Bean Tag bean:message

<bean:message key="welcome.user" arg0="${user.username}" />

${user.username} JSP 2.0 EL expression

Resource Bundle: welcome.user={0}, welcome to Acme Books

Bean Tag bean:resource

<bean:resource id="webxml" name="/WEBINF/web.xml"/> Gets contents of a resource and assigns it to a parameter with id=webxml


config: <form-bean name=userForm type=org.apache.struts.action.DynaActionForm> <form-property name=userId type=java.lang.String initial=admin/> <form-property name=password type=java.lang.String/> </form-bean> No need to write any Java. Validation? There is no validate() method. Solution1: validate in Action Solution 2: sub-class the DynaActionForm class and add a validate() method Solution 3: Use validation framework Disadvantage: not type safe, typos can lead to hours of debugging (no Compile time type checking)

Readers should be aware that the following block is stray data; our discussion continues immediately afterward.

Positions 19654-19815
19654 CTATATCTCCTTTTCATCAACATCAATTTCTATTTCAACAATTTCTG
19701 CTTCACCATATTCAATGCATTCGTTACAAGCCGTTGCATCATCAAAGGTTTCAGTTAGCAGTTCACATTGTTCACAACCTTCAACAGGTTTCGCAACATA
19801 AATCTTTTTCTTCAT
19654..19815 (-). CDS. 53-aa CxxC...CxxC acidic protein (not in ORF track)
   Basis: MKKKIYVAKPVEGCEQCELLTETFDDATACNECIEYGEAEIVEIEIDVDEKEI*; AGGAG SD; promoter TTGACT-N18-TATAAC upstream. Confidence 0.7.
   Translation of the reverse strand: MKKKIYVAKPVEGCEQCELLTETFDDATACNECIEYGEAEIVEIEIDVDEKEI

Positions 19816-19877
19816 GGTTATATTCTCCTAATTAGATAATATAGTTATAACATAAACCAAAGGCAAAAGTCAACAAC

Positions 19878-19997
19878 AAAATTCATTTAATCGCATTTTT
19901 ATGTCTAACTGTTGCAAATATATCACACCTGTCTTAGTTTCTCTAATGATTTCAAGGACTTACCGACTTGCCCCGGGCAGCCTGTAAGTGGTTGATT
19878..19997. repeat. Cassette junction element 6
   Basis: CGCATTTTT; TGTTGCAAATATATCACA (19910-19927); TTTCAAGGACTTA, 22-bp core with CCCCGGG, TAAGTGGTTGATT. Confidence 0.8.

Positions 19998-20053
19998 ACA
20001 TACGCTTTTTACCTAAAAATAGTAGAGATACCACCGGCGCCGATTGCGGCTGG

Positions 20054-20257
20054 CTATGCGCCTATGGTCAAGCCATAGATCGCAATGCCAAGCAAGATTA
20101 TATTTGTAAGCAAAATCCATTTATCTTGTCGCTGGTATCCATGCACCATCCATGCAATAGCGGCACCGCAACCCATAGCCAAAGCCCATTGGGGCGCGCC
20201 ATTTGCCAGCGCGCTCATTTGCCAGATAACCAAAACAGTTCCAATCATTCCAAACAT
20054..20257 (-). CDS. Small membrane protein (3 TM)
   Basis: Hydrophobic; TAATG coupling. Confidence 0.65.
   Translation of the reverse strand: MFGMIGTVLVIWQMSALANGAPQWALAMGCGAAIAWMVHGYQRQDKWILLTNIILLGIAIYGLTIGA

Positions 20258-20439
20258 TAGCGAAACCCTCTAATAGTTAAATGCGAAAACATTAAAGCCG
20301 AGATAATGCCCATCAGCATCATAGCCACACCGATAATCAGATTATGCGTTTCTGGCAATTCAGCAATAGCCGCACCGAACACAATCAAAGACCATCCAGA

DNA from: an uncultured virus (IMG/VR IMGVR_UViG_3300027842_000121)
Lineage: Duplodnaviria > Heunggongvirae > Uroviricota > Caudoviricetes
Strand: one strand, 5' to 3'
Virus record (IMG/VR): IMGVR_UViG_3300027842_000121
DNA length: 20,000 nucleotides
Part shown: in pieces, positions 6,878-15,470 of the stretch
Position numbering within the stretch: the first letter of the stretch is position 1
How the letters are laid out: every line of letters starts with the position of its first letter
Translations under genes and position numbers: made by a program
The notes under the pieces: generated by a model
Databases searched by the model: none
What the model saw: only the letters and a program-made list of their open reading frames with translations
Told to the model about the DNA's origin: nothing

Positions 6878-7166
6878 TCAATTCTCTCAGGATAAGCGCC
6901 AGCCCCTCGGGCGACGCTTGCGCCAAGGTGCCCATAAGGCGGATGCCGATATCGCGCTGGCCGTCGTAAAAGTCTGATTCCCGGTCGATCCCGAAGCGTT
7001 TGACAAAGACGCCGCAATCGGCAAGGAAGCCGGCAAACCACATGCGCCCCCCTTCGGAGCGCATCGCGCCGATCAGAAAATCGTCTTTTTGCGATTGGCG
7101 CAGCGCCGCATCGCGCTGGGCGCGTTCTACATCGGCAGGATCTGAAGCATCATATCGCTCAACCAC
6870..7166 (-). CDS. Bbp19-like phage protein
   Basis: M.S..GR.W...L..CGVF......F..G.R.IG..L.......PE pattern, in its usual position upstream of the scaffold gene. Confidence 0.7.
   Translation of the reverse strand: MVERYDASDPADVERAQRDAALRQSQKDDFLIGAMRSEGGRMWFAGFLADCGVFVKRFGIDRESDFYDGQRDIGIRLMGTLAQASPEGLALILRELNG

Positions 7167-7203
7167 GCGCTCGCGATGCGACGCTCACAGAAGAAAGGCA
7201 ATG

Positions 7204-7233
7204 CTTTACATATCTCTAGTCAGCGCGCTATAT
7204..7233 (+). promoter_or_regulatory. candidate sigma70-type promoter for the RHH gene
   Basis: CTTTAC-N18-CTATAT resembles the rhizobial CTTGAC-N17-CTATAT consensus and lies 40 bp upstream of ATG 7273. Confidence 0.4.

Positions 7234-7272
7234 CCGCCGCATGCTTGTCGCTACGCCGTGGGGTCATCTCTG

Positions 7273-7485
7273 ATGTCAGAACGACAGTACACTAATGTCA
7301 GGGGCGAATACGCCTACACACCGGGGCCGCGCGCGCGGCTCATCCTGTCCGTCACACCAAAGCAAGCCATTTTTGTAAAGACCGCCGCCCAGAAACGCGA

DynaActionForms inside Action

execute(...) { DynaActionForm myForm = (DynaActionForm )form; String name = (String)myForm.get(name); }

Validation Framework
Jakarta Commons Validator Framework

Deployed as a Struts Plugin Extended by Struts to provide generic validation rules Common Rules:
check for required fields check for max/min size check for the right data type

Validator Built-in Rules

required field data provided minlength more than min length maxlength less than max length range in range of values mask correct format (takes regexp) date validates correct date format email validates correct E-Mail fromat primitives: byte, integer, float, double, etc.

Validator Setup
<plug-in className="org.apache.struts.validator.ValidatorPlugIn"> <set-property property="pathnames" value="/org/apache/struts/validator/validator-rules.xml, /WEBINF/validation.xml"/> <set-property property="stopOnFirstError" value="true"/> </plug-in>